All of my questions which I have ever asked you, about how much nuclear material NASA is using, about why they won't consider non-nuclear alternatives, and about how NASA managed to convince Americans to let them use nuclear alternatives in the first place, are all legitimate questions which citizens need the answers to. Just this morning I've learned that the Governor of Maine wants a 5-mile "no-fly" zone around Maine's nuclear power plants. I know -- and I'm sure you do too if you think about it a little -- that that's really way too small an area. But if they should at least do that, then NASA undoubtedly needs to do that too.
My questions were valid all along, but they are far more important than they appeared to be (to some, like you) before September 11th, 2001. Another important question is, how often has NASA launched civilian rockets which are in fact military payloads?
I am demanding honest answers from you and if you cannot handle my questions properly, you should be ashamed of yourself, and quit your job, but not before passing all our correspondence to your boss, who should answer my questions instead of you, and explain to me why you have been allowed to be so rude to the public and so unresponsive all these years.
I will expect you to send me your boss's name and email address, and I will expect a letter from him or her explaining what they know about nuclear power, the hazards of nuclear energy, the history of nuclear materials in space, and any other related matters.
You might have seen a document I wrote recently, outlining 25 "simply ways" that terrorists could destroy my local nuclear power plant, San Onofre Nuclear (Waste) Generating Station. NASA's plutonium payloads which have not yet been launched are probably far more vulnerable than a nuclear power plant. If you like, I'll be happy to prepare a similar list of inherent dangers NASA faces because of their years and years of pretending there was nothing wrong with using nuclear materials except people like Russell D. Hoffman, Carlsbad, California, complain about it, which you all are very good at ignoring.
I didn't invent the dangers I have written about -- you did, Mr. Doody, by your actions in support of NASA's use of nuclear materials. Because of that use and NASA's military connection, you have now made -- not only yourselves -- but all of the people around you vulnerable to nuclear disaster if you are attacked. One "RHU" or Radioactive Heater Unit, with just 2.7 grams of plutonium 238, has enough plutonium, if spread into the environment, to kill about 30 million people outright, without even reusing any dose. A plane crash into a NASA facility which has even one little RHU is therefore a potential tragedy that could be many times worse than the WTC disaster.
Shame on you, Mr. Doody.
Have a nice day.
Russell D. Hoffman
I have included, below, an article link, your most recent letter to me (in its entirety; previous letters are available at my web site), and a commentary by Jack Shannon which I received today and which I feel is relevant.
Here is a link to a Boston Globe article about the Maine Governor's comments:
>>>>> At 08:11 AM 10/2/01 , David F Doody <David.F.Doody@jpl.nasa.gov> wrote: >>>>>
<<<<< END OF EMAIL FROM DFD TO RDH <<<<<
Date: Tue, 2 Oct 2001 14:59:12 EDT
Subject: Re: [westcan] AND ON EACH END OF THE RIFLE WE'RE THE SAME
The American Indians were, at one time referred to as " . . . vicious savages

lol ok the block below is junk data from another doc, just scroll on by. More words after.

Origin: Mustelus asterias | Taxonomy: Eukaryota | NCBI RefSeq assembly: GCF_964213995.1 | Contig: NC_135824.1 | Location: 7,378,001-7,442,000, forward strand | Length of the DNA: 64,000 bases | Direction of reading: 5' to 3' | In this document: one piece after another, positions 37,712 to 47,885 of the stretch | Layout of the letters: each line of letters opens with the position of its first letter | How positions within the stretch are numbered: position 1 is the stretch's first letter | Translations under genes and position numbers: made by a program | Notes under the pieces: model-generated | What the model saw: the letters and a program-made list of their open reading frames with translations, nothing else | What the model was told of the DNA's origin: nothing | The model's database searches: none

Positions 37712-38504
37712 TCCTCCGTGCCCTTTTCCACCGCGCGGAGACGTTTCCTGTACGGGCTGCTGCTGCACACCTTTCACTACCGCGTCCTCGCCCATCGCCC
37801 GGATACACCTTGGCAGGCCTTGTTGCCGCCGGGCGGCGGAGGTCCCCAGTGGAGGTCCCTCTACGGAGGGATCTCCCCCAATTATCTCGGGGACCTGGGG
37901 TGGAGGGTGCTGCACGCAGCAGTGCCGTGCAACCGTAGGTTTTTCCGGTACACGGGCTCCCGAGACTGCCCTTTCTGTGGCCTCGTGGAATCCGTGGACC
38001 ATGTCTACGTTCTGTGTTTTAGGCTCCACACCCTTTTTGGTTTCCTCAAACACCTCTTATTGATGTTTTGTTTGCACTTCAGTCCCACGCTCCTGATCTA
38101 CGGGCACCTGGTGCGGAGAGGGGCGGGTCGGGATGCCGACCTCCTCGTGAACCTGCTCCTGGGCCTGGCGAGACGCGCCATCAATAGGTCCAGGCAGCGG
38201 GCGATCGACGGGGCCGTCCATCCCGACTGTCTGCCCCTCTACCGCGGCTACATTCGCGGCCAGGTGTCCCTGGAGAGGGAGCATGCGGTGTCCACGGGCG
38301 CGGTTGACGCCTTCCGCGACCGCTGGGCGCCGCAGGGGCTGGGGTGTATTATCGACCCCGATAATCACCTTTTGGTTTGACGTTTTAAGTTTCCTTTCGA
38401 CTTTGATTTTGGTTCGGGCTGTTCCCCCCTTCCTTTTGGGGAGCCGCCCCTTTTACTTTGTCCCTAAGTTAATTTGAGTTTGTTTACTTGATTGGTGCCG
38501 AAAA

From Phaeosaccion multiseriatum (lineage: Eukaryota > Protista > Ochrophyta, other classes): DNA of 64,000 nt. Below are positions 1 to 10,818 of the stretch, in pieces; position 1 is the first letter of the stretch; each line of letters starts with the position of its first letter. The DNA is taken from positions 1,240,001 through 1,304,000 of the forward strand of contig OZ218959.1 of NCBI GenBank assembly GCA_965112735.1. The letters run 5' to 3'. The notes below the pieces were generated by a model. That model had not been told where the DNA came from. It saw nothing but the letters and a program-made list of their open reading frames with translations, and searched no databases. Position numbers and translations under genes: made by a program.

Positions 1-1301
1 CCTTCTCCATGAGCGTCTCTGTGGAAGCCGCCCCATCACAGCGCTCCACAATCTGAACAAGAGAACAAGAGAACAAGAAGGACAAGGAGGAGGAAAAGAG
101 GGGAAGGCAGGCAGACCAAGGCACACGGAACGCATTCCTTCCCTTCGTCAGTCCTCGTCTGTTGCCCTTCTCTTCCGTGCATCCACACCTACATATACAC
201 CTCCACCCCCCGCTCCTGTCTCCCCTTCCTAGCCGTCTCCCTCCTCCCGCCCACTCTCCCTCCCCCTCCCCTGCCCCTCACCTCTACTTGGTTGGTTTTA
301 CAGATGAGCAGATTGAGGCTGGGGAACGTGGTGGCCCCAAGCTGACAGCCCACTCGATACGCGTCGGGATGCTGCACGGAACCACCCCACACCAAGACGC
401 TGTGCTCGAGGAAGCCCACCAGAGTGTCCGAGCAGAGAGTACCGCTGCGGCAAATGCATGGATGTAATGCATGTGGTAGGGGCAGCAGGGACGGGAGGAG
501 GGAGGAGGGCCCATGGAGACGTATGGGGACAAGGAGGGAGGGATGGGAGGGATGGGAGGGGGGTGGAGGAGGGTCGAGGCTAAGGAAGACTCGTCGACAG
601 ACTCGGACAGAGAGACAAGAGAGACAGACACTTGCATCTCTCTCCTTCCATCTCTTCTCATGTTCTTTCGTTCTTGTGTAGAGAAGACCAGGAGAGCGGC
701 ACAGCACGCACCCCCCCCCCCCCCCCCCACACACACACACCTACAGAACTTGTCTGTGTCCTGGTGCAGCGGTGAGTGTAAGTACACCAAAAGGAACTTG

. . . ,". Not anymore because we have exterminated all of them, using [dare I
say it?] terrorists tactics.
We also exterminated 5,000,000 " . . . Vietnam slant eyed gooks . . . "
before they kicked our butts out of their Country.
I don't condone terrorism, no matter who does it, and that includes Americans
doing it to others.
Using B-52's from 50,000 feet might be considered a terrorist attack against
those who don't hear the bombs falling. The Iraqi troops trying to escape
from Kuwait who were slaughtered by that wonderful person, Colin Powell,
might also consider what happened to them terrorism.
I get sick and tired of the words murderers and terrorist bandied about so
Would the Afghan's be called terrorists if they had an organized Army with a
huge air force, and navy, etc., and could fight a "conventional war" against
their oppressors be called terrorists? They might be called "infamous," but I
doubt if they would be called terrorists.
About 8,000 Americans died needlessly on September 11, 2001, because of a
sick American, and in general a sick western foreign policy. A foreign policy
against which no Country in the world can now stand. A foreign policy that
basically says that we get to eat three squares a day and the rest of the
world can starve. We should be ashamed to call ourselves the products of a
Judaen - Christian culture.
I would be willing to bet that on September 11, 2001 more than 8,000 Afghans,
Iraqi's, Palestinians, Syrians', African's, etc., died needlessly while the
mega rich in the world stood around and smoked Cuban Cigars [not Americans --
we embargo that dangerous product], and didn't give a damn about anything
except what they would wear to the next party, or ball.
How many non-Americans died on September 11, 2001, from American M-16's
firing .223 caliber American bullets? Let us not forget that we Americans are
the biggest arms dealers in the world and it's all legal. Maybe not moral,
but by all means legal.
Maybe if we spent more time caring about our neighbors in a true Christian
manner, we wouldn't have so many people hating us and "terrorism," at least
as it is defined by Americans would be something of the past.
We might want to remember that the German troops invading Russia during world
War II referred to the Russian Guerilla Soldiers as terrorists.
A thing is a thing depending on ones points of reference and ones
perspective. I for one am not willing to call anyone any name just because
some sick oil tycoon like George Bush and his Father decide it is so.
Major USMC [Retired]
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First posted October 2nd, 2001.
Webwiz: Russell D. Hoffman